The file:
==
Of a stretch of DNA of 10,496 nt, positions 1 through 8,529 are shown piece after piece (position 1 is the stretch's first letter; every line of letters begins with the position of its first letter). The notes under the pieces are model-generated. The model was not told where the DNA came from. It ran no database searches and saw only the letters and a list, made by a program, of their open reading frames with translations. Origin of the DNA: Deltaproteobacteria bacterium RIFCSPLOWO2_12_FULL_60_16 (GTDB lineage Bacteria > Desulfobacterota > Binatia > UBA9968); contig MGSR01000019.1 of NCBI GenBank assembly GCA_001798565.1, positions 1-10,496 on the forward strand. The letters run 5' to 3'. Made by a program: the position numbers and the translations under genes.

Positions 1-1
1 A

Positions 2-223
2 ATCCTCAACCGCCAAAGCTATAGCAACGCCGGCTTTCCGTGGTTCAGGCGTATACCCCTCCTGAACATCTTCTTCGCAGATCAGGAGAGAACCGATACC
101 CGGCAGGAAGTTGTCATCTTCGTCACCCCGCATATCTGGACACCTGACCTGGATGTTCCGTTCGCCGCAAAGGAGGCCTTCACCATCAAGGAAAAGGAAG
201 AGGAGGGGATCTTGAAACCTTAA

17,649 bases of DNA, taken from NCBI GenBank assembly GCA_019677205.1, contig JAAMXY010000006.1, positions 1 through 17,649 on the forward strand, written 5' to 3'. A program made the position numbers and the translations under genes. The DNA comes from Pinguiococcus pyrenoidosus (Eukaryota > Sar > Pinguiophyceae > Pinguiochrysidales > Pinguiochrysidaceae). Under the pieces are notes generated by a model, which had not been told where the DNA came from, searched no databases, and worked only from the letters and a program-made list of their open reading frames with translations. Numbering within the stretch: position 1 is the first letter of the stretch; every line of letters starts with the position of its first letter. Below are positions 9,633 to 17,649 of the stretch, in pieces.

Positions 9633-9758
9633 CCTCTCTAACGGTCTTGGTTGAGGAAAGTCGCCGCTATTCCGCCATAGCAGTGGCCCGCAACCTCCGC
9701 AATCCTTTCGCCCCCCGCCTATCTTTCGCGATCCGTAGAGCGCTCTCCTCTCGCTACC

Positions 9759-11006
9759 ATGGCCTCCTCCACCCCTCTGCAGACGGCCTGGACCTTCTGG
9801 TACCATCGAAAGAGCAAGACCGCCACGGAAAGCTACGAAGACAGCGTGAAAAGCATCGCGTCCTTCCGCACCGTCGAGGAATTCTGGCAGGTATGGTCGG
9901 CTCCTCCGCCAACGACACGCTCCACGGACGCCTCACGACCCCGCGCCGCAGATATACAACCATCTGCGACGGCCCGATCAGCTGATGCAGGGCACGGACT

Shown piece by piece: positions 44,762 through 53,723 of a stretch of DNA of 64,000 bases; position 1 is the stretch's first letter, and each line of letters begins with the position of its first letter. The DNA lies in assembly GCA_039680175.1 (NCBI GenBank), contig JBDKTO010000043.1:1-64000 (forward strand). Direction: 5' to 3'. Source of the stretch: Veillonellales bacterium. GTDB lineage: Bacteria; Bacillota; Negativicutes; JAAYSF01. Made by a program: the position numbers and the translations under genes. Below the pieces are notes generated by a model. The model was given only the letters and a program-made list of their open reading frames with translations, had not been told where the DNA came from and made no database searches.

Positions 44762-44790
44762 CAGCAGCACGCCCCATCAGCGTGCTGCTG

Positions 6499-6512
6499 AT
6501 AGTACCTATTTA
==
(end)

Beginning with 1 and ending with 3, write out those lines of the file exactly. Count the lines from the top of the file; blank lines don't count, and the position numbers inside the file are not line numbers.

Of a stretch of DNA of 10,496 nt, positions 1 through 8,529 are shown piece after piece (position 1 is the stretch's first letter; every line of letters begins with the position of its first letter). The notes under the pieces are model-generated. The model was not told where the DNA came from. It ran no database searches and saw only the letters and a list, made by a program, of their open reading frames with translations. Origin of the DNA: Deltaproteobacteria bacterium RIFCSPLOWO2_12_FULL_60_16 (GTDB lineage Bacteria > Desulfobacterota > Binatia > UBA9968); contig MGSR01000019.1 of NCBI GenBank assembly GCA_001798565.1, positions 1-10,496 on the forward strand. The letters run 5' to 3'. Made by a program: the position numbers and the translations under genes.

Positions 1-1
1 A